Hell-Fire clubs were notorious, thought to be the home of sexual rites, orgies, abuse of alcohol, hedonism, satanism, freemasonry, and the worst of all: free thought! All in all, much of it is probably true, but Satanic goings-on and Black Masses are most likely the product of imaginative fantasy. From todays point of view, where swinger clubs, rave parties and hard rock concerts are rather common, the 18th century bigotry seems rather naive.
Probably to be safe from witnesses or because of the strange atmosphere, Sir Francis Dashwood used the former chalk quarries of West Wycombe for meetings of his club. He enlarged them, which gave work to numerous men and produced enough chalk to build a road. The Monks of Medmenham doubtlessly held wild parties here, but it's doubtful that they ever did any more than that. The caves are cold, dank and damp and not very comfortable for orgies.
The chalk quarries existed for a long time, when Dashwood enlarged them. They are said to be of prehistoric origin, but this is most likely an exaggeration. It is possible though, as prehistoric flint mines are known from other places in Europe. The chalk contains a lot of flint, typically forming a sort of dark layers in the soft white chalk. The soft chalk made the mining easy, even for stone age tools. But because of the heavy alterations by Dashwood, all older remains seem to be destroyed.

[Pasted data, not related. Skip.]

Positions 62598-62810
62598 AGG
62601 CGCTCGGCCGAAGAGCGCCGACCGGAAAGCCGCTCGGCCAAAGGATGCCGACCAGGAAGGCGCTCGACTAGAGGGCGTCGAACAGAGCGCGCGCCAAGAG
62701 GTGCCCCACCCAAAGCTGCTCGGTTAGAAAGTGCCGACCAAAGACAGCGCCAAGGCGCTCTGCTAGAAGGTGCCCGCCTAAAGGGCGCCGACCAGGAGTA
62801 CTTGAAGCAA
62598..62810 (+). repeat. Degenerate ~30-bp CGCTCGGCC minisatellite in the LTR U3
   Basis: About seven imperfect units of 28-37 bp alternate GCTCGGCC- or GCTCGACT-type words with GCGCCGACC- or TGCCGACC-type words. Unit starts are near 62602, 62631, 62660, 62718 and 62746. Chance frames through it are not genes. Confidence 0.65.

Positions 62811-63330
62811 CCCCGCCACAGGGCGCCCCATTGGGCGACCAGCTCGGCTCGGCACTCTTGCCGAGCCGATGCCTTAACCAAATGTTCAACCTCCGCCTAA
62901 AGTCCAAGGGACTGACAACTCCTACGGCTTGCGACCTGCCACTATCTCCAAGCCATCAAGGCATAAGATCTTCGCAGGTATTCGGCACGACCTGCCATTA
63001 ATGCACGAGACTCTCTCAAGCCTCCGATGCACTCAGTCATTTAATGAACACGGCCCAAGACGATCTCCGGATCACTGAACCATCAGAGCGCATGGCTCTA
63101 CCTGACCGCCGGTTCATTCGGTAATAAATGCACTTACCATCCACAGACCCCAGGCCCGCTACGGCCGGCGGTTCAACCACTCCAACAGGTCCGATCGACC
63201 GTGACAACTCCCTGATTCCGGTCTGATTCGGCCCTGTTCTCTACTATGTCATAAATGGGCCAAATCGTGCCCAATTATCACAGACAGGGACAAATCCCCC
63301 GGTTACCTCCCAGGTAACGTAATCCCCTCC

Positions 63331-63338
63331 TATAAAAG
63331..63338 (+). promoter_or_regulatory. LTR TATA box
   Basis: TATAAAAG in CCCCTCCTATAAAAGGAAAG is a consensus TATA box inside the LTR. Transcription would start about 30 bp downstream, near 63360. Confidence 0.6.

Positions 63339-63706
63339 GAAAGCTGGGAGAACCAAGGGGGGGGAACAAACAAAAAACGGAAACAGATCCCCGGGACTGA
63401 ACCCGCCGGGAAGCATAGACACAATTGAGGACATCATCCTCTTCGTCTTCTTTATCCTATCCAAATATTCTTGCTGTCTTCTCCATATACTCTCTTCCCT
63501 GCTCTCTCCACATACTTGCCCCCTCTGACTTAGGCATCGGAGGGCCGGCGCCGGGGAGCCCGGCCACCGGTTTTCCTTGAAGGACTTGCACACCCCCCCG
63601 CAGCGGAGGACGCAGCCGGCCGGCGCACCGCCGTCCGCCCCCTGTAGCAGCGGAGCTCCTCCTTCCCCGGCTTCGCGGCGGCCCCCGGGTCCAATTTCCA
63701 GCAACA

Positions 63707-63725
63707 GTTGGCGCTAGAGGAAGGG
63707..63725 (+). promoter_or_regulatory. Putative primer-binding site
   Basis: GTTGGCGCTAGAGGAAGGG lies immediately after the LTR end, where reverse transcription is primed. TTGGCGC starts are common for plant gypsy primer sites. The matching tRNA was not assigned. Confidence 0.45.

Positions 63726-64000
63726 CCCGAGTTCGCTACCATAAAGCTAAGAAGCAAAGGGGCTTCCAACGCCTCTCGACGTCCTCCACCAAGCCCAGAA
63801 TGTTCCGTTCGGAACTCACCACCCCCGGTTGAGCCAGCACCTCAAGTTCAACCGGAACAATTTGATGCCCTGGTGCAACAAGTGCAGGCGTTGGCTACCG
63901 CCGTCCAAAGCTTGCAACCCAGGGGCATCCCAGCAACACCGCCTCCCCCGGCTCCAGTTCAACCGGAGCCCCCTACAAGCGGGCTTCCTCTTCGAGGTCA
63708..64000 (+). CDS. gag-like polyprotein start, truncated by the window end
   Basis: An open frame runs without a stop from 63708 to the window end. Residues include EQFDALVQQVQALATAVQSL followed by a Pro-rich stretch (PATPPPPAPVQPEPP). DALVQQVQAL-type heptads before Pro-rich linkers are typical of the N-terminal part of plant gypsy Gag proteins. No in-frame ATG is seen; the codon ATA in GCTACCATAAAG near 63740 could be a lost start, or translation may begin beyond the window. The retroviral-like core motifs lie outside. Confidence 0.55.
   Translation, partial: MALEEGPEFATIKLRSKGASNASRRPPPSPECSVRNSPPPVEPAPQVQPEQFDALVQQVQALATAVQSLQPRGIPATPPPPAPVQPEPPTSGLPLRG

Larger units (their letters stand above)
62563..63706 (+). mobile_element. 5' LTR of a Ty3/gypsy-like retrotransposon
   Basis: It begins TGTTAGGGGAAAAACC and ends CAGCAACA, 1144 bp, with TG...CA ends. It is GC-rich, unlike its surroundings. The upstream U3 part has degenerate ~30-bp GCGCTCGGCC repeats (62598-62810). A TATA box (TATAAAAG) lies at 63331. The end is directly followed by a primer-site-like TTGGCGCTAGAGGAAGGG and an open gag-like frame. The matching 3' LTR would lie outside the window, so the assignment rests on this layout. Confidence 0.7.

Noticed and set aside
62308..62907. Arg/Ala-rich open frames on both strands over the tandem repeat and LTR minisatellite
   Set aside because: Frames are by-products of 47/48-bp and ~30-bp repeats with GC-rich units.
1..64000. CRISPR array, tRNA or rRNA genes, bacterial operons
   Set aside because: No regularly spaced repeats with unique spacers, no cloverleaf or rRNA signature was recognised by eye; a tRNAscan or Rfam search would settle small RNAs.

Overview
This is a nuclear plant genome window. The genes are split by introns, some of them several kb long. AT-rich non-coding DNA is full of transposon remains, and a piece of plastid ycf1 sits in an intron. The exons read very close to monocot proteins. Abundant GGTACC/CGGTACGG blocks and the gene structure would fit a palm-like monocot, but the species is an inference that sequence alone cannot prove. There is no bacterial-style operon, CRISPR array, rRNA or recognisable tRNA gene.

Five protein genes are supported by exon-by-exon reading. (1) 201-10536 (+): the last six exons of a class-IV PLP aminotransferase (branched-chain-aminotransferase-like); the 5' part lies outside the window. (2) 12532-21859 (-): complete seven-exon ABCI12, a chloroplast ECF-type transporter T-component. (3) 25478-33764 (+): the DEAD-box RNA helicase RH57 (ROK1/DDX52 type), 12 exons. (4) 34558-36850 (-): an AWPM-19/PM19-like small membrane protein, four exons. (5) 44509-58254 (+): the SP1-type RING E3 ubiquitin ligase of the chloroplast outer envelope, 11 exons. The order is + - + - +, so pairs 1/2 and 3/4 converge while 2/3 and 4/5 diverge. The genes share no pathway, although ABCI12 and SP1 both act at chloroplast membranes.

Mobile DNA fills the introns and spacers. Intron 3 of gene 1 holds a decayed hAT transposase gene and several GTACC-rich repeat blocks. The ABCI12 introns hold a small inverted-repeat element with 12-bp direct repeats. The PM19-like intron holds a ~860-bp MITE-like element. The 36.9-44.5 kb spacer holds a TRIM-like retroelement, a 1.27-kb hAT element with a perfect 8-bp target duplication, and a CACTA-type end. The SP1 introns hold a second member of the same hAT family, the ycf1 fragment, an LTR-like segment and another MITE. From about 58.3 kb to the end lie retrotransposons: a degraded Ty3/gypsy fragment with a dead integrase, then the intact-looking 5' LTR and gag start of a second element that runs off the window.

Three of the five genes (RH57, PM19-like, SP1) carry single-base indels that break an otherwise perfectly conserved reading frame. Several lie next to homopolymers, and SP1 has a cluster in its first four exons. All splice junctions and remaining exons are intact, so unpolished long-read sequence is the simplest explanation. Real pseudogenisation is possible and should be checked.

The flint of the area was used to build several buildings at West Wycombe. The entrance to the caves consists completely of this rock. Also the St Lawrence's church, which is located exactly above the Inner Temple of the caves, is built of this rock.
A show cave for connoisseurs! To be more precise this is a chalk mine. It was greatly extended from 1748 to 1752 by Sir Francis Dashwood to provide work for the unemployed villagers, and was subsequently used by the Hell Fire Club, also known as the "Monks of Medmenham". Many prominent pofiticians were members of the club, whose activities included the promotion of drunkenness and promiscuity, in sessions attended by members of both sexes, which lasted for several days at a time.
A unique feature of this cave is a multi-channelled tape recorder, connected to speakers at various points in the cave. Guides are therefore dispensed with, and visitors are free to wander around the cave at will, and listen to the commentary at each vantage point.
Throughout the cave life-sized waxwork figures dressed in period costume depict some facet of cave life in the eighteenth century. This gives one the impression of having returned to the time of Sir Francis Dashwood and the Hell Fire Club.
At one point, in the Banqueting Hall, Sir Francis Dashwood, as the Abbot, is standing, giving a toast to the devil. At the mention of the name of the subterranean deity, there is a clash of thunder and a flash of light.
Just before the end of the cave is the subterranean river Styx, a natural stream which flows through the series. The show cave terminates in the Inner Temple, and one can only guess at what went on there.
Text from: Tony and Anne Oldham (1972): Discovering Caves - A guide to the Show Caves of Britain. With kind permission by Tony Oldham.